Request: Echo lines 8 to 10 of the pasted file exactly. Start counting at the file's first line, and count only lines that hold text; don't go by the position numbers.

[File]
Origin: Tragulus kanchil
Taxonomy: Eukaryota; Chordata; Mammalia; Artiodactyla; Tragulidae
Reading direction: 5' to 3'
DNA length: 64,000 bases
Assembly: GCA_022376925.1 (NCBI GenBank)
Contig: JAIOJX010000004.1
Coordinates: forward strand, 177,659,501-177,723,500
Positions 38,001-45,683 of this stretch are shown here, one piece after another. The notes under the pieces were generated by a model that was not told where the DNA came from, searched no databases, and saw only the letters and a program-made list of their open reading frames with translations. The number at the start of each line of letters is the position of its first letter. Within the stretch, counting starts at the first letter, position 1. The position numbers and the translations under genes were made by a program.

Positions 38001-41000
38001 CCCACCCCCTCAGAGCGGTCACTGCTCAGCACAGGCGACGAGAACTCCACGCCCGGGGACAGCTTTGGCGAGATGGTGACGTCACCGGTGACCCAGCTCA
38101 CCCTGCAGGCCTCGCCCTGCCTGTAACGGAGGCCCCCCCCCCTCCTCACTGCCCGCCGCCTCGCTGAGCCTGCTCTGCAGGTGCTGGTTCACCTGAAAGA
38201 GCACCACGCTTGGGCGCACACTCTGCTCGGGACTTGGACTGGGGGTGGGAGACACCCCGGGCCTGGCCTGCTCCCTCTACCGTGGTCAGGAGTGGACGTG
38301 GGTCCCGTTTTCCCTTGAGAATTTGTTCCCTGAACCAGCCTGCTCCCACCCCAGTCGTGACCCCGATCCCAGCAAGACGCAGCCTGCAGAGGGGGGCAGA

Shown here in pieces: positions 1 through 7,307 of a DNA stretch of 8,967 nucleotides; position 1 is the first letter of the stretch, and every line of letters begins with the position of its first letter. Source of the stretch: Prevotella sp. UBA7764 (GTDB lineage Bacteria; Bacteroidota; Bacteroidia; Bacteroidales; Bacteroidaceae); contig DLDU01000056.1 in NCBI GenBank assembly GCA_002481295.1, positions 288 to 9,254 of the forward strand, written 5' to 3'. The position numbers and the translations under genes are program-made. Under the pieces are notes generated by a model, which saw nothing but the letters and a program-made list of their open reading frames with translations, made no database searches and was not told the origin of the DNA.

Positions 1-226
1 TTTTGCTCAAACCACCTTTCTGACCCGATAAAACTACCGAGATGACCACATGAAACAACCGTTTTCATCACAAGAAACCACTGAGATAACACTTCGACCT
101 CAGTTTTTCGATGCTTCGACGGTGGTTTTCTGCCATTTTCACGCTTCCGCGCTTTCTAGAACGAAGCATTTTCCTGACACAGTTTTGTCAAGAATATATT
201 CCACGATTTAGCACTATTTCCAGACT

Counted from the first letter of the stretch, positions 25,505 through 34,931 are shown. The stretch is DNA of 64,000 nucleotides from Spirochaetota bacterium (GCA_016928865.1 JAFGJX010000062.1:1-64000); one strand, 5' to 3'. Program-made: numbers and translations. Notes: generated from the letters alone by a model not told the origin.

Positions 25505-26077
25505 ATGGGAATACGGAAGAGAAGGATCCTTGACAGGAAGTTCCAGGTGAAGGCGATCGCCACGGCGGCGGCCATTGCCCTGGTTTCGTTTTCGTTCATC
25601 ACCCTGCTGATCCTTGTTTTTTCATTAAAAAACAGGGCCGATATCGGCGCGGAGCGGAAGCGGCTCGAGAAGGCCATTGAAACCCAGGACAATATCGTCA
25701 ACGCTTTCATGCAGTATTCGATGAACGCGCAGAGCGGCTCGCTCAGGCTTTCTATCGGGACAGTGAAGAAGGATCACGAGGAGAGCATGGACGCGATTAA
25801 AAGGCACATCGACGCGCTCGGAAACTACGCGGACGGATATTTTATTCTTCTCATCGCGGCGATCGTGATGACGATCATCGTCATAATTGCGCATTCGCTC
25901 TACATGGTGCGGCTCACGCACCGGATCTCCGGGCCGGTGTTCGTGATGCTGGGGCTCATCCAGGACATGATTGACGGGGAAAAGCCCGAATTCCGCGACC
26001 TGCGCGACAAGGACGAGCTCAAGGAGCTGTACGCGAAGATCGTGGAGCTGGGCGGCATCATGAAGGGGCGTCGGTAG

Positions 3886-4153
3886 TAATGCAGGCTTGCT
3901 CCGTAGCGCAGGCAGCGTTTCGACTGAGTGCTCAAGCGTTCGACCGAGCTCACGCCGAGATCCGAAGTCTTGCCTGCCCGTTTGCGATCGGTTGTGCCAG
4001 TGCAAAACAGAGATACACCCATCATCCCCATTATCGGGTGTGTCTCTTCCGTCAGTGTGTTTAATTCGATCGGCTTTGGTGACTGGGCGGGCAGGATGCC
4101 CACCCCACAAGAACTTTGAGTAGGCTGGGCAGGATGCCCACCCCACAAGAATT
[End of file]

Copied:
Positions 38,001-45,683 of this stretch are shown here, one piece after another. The notes under the pieces were generated by a model that was not told where the DNA came from, searched no databases, and saw only the letters and a program-made list of their open reading frames with translations. The number at the start of each line of letters is the position of its first letter. Within the stretch, counting starts at the first letter, position 1. The position numbers and the translations under genes were made by a program.

Positions 38001-41000
38001 CCCACCCCCTCAGAGCGGTCACTGCTCAGCACAGGCGACGAGAACTCCACGCCCGGGGACAGCTTTGGCGAGATGGTGACGTCACCGGTGACCCAGCTCA